Henry Carrigan POSTED ON OCTOBER 16, 2019

A mournful fiddle, backed by the muted strum of a mandolin, opens Darin and Brooke Aldridge’s achingly gorgeous version of The Louvin Brothers’ “Every Time You Leave.” After the first four instrumental bars, the duo adds their layers of near-perfect harmonies, slowly spiraling upward as they lead into the instrumental bridge, which features Zeb Snyder’s crystalline lead guitar notes and Darin Aldridge’s ethereal mandolin licks. Coming out of the bridge, the duo modulates up one key as the song spirals even higher, elevating the emotion and the beauty of the song.

“Every Time You Leave” illustrates the stunning breadth and depth of Darin and Brooke Aldridge’s talents that characterizes the entirety of Inner Journey. The duo has selected a range of songs on which three-time IBMA Female Vocalist of the Year Brooke Aldridge’s lustrous vocals shine, and on which the duo’s harmonies weave naturally around and under each other. The songs on the album range over themes of love, family, and loss. Brooke Aldridge’s song “Someone’s Everything” features a mother giving advice to a daughter: “Always remember you’re someone’s everything / just like you’re mine and always will be.” Tommy White’s dobro kicks off the song and floats under the cascading mandolin and guitar strums and fiddle runs.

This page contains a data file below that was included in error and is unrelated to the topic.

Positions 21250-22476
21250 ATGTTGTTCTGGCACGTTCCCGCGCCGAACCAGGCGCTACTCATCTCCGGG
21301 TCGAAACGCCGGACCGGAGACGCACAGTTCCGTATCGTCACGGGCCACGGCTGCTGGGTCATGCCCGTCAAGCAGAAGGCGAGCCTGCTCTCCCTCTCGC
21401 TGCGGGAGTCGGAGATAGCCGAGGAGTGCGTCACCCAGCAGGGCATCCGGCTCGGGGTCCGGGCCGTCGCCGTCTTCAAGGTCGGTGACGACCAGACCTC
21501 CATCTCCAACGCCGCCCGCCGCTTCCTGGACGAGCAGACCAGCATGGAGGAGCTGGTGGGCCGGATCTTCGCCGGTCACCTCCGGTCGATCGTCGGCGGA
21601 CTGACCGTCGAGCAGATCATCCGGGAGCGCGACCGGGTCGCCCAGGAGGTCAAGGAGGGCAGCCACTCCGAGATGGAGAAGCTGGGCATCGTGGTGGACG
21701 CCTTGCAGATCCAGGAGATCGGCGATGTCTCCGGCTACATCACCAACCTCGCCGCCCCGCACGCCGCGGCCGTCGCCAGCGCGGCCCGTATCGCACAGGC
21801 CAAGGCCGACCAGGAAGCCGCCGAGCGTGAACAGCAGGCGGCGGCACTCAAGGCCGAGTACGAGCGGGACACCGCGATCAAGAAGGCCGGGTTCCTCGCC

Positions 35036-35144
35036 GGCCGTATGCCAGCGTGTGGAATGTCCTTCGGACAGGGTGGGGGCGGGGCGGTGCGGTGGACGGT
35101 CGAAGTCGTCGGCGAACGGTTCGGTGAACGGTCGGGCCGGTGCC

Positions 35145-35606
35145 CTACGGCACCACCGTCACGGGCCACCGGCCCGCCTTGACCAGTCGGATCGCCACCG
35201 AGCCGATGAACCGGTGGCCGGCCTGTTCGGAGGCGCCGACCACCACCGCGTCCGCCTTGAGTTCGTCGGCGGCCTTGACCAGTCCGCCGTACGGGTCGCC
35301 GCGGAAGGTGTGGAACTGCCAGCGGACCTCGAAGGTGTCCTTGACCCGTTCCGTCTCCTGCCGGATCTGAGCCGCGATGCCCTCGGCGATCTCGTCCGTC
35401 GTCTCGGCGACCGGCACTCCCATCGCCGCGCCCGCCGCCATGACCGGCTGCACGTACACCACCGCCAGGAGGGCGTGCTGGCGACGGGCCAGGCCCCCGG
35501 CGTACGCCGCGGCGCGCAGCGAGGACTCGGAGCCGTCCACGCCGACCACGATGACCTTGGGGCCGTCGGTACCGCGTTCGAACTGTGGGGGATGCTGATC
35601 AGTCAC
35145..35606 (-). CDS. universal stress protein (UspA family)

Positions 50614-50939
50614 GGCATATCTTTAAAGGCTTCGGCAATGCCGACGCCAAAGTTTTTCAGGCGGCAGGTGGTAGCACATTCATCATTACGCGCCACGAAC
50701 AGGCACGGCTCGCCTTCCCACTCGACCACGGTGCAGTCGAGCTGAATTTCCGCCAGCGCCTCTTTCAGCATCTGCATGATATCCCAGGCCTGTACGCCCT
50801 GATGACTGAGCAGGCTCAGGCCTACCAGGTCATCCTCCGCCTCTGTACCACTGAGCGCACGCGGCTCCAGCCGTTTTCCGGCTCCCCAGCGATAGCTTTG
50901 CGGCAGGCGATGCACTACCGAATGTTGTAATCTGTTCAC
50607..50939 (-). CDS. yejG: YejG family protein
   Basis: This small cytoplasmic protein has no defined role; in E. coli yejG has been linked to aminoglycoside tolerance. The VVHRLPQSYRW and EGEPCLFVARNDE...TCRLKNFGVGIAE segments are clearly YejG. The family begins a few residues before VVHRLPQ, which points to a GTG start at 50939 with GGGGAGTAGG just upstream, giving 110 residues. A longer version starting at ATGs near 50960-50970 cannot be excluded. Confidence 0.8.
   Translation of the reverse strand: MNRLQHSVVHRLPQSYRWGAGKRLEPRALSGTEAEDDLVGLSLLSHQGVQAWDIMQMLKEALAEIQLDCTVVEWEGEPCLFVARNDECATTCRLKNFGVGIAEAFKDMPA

The duo includes a toe-tapping, dancing-around-the-floor bluegrass version of CSNY’s “Teach Your Children,” with fiddles chasing steel guitars around the verses and choruses. The album opens with the Vince Gill/Randy Scruggs/Earl Scruggs-penned “I Found Love,” featuring Ron Block’s lilting banjo rolls and showcasing Brooke Aldridge’s soaring alto. On “Trouble in the Fields,” Aldridge captures the emotional struggles between pain and love of Nanci Griffith’s original.

Inner Journey showcases Darin and Brooke Aldridge’s stunning harmonies, highlighting the somber and poignant beauty of two voices almost effortlessly finding each other and matching each other perfectly note-for-note. Few albums can come close to matching the sheer beauty of the music itself here.